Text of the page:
Office hours with… Jinyi Chu

The Russian modernist literature expert discusses his two new book projects, the first Russian novel he fell in love with, and watching the crisis in Ukraine.
Jinyi Chu

Jinyi Chu

In 2020, while co-teaching a course called “Eurasian Entanglements: Russia and China in the 20th century” for the Yale Alumni Academy, Jinyi Chu listened to former students reminisce about the courses they took on campus 40 or more years earlier. The experience, he said, reminded him just how far-reaching undergraduate education is. Chu, who is currently on sabbatical, says he’s eager to return to the classroom this fall to hear new perspectives “from the fresh eyes” of his students.

In this edition of “Office Hours,” a Q&A series that introduces newcomers to the Yale faculty to the broader university community, Chu discusses two book projects he’s working on, the first Russian novel he fell in love with, and what it’s like to watch the current Ukraine crisis.

Title Assistant professor of Slavic languages and literatures
Research interest late 19th- and early 20th-century Russian literature, Russo-Chinese cultural relations, poetry and poetics, historical fiction, science fiction, translation studies
Prior institution Stanford University (Ph.D.)
Started at Yale July 2019

How would you describe your scholarly research?

My research revolves around two axes: Russian modernism in the period of late 19th- and early 20th-century and Russo-Chinese cultural relations. My book projects emerge from the areas defined by these two axes. Now I am completing a book manuscript, “Fin-de-siècle Geopoetics: Russia, China, and Translated Modernism,” about how Russian writers and artists reimagined the universal by engaging with China. Modernism at large is a culture of translation and expanding global consciousness.

I have also begun my second project, “Socialist ’80s: Aesthetics of Reform in the Soviet Union and China,” in which I explore how the idea of “reform” was aestheticized in Soviet and Chinese cultural productions. Soviet and Chinese reforms were not just westernization and marketization; many intrasocialist world networks and common patterns shaped a “socialist” 1980s.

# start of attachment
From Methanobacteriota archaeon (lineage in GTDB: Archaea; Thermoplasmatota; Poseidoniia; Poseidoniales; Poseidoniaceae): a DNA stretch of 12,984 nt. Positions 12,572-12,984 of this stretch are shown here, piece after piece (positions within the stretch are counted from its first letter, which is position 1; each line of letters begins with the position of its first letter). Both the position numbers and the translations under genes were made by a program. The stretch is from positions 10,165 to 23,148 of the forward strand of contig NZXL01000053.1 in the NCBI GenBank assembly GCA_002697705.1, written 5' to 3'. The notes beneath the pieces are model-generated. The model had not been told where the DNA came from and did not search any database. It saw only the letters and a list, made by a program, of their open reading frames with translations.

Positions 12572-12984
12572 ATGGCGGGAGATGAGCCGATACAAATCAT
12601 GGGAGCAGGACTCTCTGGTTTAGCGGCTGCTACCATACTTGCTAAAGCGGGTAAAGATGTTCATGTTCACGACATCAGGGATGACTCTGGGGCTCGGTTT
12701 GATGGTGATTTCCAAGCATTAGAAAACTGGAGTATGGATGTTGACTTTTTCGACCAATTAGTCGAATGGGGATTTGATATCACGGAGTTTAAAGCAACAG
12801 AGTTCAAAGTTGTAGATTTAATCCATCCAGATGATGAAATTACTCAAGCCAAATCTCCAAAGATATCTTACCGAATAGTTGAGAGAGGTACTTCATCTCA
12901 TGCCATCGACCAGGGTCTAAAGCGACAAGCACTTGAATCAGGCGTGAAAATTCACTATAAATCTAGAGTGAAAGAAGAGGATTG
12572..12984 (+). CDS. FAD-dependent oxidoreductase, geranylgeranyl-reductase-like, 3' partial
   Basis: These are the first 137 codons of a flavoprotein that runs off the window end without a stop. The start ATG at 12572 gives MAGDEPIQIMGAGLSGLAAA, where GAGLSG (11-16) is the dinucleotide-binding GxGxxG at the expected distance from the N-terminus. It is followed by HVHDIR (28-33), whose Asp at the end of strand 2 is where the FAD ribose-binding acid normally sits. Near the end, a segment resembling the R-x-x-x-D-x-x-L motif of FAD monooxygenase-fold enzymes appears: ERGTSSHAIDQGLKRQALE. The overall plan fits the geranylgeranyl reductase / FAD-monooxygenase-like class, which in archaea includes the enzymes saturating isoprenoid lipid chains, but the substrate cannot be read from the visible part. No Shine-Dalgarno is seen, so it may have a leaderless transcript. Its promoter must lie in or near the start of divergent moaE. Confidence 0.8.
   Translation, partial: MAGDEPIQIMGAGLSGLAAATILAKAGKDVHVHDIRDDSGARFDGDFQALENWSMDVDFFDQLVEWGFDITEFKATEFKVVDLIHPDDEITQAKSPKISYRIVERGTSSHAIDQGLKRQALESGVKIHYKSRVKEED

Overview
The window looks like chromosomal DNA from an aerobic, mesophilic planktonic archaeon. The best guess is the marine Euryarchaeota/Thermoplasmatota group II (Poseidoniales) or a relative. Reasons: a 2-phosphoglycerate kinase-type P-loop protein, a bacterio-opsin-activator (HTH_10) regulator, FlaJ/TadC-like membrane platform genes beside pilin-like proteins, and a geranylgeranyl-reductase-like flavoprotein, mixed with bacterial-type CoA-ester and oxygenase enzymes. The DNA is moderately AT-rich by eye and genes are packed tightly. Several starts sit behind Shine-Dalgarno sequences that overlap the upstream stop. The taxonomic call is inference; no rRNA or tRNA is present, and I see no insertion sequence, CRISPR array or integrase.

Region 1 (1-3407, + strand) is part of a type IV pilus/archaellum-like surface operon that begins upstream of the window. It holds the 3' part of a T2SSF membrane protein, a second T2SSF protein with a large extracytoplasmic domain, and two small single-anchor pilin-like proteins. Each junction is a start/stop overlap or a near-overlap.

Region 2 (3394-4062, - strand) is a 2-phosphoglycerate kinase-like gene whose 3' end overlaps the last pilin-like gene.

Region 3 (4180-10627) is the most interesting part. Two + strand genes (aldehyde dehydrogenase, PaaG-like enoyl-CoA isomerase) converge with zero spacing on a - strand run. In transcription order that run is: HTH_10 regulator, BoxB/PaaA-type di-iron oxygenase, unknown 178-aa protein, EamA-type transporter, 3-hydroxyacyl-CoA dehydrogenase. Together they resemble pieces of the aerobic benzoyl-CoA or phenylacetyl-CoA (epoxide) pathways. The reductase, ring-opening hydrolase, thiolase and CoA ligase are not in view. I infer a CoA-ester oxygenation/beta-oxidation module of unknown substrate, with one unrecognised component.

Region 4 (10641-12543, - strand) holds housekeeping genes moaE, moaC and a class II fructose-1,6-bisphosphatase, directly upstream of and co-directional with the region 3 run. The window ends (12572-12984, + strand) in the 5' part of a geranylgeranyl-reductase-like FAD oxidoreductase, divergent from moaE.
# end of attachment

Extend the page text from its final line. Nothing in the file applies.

What inspired your interest in these topics?

In general, I am interested in the transnational factors of the national cultural formation. I firmly believe that no culture takes its shape now in isolation.

What is the first book that you fell in love with?

The first Russian novel I fell in love with is Mikhail Sholokhov’s “Quietly Flows the River Don,” a four-volume epic novel about the fate of Don River Cossacks amidst revolutions and wars. It is not an often-taught Russian novel in American classrooms today, but the situation should change.

What’s one thing you like to do for fun?

I really like karaoke!  

Do you have a go-to karaoke song?

Plenty. “Back In The U.S.S.R.” by the Beatles, or a song called “Uchkuduk” by the Soviet Uzbek band Yalla, to name just a couple of favorites.

You’ve lived in Russia both for study and research. What is it like for you to watch the current situation in Ukraine?

It is so heartbreaking to see how people are impacted by the war. I hope that the world can go back to the track of peaceful communication.

Do recent world events feel stranger than some of the most fantastical science fiction you appreciate?

I’ve talked to many science fiction writers about the latest events of the world. They, too, are concerned with the fact that the reality becomes more fantastical than science fiction. Particularly, since the advent of the age of metaverse, the blurring of reality and fiction has become a heated topic. Such a topic not only fascinates scientists, but also humanists.

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